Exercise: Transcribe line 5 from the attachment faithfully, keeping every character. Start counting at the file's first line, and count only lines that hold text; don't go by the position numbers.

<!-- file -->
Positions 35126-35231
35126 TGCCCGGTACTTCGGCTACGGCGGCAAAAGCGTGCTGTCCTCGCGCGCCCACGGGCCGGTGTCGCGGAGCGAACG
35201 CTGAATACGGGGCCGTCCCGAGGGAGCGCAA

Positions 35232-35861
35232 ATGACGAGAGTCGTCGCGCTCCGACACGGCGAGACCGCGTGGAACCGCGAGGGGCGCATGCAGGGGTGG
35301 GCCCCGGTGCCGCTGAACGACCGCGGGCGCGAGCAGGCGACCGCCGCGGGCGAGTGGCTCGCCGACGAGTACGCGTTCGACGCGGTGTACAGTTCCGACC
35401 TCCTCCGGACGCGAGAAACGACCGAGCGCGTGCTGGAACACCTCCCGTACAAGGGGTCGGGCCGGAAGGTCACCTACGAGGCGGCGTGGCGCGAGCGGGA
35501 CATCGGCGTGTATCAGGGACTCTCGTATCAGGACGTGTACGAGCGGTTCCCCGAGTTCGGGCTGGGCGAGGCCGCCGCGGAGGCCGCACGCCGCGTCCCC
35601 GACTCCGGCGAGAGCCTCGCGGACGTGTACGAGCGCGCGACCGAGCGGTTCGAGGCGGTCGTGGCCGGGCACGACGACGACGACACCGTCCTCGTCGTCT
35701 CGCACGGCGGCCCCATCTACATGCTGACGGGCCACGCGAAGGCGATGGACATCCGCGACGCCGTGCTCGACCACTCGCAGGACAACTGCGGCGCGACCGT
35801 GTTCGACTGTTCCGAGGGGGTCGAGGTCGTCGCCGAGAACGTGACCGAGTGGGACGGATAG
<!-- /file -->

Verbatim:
35232 ATGACGAGAGTCGTCGCGCTCCGACACGGCGAGACCGCGTGGAACCGCGAGGGGCGCATGCAGGGGTGG